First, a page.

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Old 05-15-2007, 09:13 PM
28,627 posts, read 40,609,166 times
Reputation: 37303


Remember Adam Osborne? He sold a very popular portable (25 lb) computer starting in 1981. Things looked rosy until he announced he was going to start building a color version of the same product.

Everyone decided to wait for the color version, his sales dropped drastically, and he went broke.
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Old 05-15-2007, 10:58 PM
Location: Sherman Oaks, CA
6,252 posts, read 15,619,420 times
Reputation: 8148
When I first went online, a 1200b modem was the standard (!). 2400 was screamin' fast. However, my father had built a Vector computer, and it had a... <drum roll, please!> 300b modem!!! When I was online on a BBS (bulletin board system for you young people!), I could watch the characters forming! Needless to say, that didn't work too well. How long ago was this? Umm... 1990!
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Old 05-16-2007, 05:18 PM
Location: Journey's End
10,189 posts, read 25,082,709 times
Reputation: 3857
I started with an Apple. It was rather a challenge, but I stayed at the lab for about 15 hours until I mastered her--not looked back since, and moved from one PC-compatible to another until I switched back to MAC again a few years ago.

I think with that first Apple (around mid 80s perhaps) it was the printer that had me stumped. The office was wall-to-wall paper!
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Old 05-16-2007, 11:24 PM
4,285 posts, read 14,539,609 times
Reputation: 3868
Ah, the good old days of the TRS-80 Model 1. A startling 4K RAM, a cassette tape recorder for data storage, BASIC as a programming language, and a keyboard that "bounced" extra characters into your script on a regular basis.
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Old 05-17-2007, 12:41 AM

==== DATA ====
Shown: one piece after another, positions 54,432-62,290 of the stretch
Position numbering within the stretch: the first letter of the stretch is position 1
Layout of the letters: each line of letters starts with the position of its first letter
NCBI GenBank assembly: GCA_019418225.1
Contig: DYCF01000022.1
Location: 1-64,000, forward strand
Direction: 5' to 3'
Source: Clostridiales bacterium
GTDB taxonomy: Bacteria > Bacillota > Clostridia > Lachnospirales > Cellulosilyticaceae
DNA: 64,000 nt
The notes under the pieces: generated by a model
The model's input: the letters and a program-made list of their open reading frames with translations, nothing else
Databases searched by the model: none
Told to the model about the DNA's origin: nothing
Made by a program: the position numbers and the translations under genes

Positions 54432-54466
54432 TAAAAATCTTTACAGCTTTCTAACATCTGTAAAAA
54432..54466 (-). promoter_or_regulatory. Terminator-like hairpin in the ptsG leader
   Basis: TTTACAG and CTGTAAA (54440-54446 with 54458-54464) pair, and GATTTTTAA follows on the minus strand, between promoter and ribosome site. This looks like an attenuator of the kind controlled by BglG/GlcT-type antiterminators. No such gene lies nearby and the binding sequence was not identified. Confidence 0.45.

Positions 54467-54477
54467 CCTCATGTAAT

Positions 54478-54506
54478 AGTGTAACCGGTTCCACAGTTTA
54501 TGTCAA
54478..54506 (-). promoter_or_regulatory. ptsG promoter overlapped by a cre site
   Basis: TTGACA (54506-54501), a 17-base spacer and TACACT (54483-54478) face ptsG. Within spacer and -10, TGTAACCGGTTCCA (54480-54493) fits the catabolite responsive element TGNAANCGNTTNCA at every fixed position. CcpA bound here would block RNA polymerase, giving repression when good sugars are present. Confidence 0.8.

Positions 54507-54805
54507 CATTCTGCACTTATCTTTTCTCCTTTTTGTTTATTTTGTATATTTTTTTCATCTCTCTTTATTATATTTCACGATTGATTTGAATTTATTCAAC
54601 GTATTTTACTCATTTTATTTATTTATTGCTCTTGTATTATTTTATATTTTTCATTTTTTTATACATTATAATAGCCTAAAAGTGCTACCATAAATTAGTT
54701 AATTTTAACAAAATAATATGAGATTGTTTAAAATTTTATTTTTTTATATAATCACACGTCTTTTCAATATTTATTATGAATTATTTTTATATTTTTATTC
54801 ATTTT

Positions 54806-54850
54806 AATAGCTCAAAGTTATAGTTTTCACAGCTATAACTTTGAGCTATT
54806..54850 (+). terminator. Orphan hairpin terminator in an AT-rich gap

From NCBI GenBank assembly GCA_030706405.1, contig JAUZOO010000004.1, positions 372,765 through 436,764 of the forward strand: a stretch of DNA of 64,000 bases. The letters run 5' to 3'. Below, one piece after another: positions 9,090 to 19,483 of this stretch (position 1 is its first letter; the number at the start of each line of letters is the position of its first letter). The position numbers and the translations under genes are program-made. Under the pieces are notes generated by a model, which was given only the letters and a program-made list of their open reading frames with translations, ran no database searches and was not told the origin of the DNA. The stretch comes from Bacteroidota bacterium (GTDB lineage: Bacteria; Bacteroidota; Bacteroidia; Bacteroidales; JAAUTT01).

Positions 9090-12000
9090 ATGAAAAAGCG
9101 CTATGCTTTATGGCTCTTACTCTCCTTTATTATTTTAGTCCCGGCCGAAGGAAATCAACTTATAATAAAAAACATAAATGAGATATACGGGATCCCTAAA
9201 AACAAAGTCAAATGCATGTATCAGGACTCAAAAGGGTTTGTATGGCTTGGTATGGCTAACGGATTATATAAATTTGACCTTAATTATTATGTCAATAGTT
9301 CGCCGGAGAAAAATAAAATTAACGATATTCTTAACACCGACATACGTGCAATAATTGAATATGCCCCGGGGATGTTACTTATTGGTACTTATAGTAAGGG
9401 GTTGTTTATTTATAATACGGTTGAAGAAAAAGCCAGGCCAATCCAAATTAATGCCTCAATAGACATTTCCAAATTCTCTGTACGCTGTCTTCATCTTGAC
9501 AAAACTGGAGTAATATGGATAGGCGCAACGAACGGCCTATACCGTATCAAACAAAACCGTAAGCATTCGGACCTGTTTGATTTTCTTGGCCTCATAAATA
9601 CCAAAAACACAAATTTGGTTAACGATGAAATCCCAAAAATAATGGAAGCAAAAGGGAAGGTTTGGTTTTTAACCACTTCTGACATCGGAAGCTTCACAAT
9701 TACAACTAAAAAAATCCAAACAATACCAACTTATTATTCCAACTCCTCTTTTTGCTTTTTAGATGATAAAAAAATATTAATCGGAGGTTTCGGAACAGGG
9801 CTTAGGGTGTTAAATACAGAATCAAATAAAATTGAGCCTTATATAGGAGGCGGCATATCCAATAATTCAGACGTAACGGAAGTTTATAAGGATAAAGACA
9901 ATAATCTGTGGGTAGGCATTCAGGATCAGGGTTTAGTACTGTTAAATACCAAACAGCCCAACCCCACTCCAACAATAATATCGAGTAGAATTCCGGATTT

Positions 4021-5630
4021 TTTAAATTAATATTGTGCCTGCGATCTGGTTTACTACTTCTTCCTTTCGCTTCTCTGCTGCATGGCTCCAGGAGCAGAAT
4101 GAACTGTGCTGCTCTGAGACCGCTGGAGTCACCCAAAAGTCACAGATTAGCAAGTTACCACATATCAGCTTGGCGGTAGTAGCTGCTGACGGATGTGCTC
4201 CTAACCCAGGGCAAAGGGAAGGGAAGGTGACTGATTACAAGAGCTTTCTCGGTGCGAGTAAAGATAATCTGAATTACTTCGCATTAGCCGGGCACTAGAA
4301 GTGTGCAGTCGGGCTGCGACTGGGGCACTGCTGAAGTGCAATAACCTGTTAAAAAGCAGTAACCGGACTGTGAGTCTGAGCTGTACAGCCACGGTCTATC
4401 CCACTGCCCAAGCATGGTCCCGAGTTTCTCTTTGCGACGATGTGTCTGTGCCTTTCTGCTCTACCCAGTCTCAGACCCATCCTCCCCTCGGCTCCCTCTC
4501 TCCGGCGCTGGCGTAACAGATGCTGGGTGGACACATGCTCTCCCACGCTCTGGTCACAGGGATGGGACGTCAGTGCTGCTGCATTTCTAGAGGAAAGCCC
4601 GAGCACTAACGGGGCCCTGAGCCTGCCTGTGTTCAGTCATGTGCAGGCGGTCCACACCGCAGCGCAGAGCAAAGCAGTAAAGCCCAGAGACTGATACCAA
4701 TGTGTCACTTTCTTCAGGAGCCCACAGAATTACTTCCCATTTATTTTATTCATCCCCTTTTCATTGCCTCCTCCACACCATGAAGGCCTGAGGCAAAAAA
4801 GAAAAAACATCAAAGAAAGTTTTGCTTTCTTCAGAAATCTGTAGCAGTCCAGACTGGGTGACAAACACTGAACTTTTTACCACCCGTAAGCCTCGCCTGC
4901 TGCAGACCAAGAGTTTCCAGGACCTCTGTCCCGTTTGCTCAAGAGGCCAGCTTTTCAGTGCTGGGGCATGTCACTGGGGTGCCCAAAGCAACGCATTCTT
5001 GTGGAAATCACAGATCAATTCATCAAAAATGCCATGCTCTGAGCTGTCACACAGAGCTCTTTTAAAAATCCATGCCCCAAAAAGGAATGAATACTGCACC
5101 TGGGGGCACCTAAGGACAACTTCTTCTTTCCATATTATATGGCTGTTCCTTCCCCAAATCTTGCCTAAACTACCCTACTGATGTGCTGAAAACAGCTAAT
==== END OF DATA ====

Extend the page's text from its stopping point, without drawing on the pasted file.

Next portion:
Location: Way on the outskirts of LA LA land.
3,040 posts, read 10,536,781 times
Reputation: 1932
Well, here's what I was exposed to as a kid:

First computer I got to program: DEC PDP/11 - We generated a series of punch cards then mailed them downtown to the L.A. Unified School District HQ to be run. We got them back about two weeks later, with a printout of the output. If we made an error the first time, we would correct it, and wait two more weeks to see if we debugged it correctly!

First computer in my household: Sinclair ZX-81 - This was my brother's computer. It had a Zilog Z80A CPU, and three other chips on board. They were the RAM, the ROM, and I believe an Input/Output chip that controlled everything the others didn't. It was a very basic computer, but was also very slow. It could be used with a portable tape recorder to store programs, but that was only if the tape recorder was good enough to accurately reproduce the sounds generated by the computer. The basic computer had 1 kilobyte of RAM, but my brother also sprung for the 16K expansion pack.

First computer a friend owned: Radio Shack TRS-80 Color Computer (Co-co) - This had 16K of onboard memory, if I am remembering this correctly. It also had a Z-80A CPU, running at a blazing 2.77 MHz, I think.

First desktop computer at school: Radio Shack TRS-80 Model I - This one also had 16K, I believe. It came with the basic unit built into the monitor, with a keyboard that was tethered to it. The screen was monochrome (black & white), and only displayed upper case characters.

The first computer I owned: Commodore Vic-20 - This was jointly owned by my brother and me. There were several others who mentioned this "system" so I won't really add to what's been said.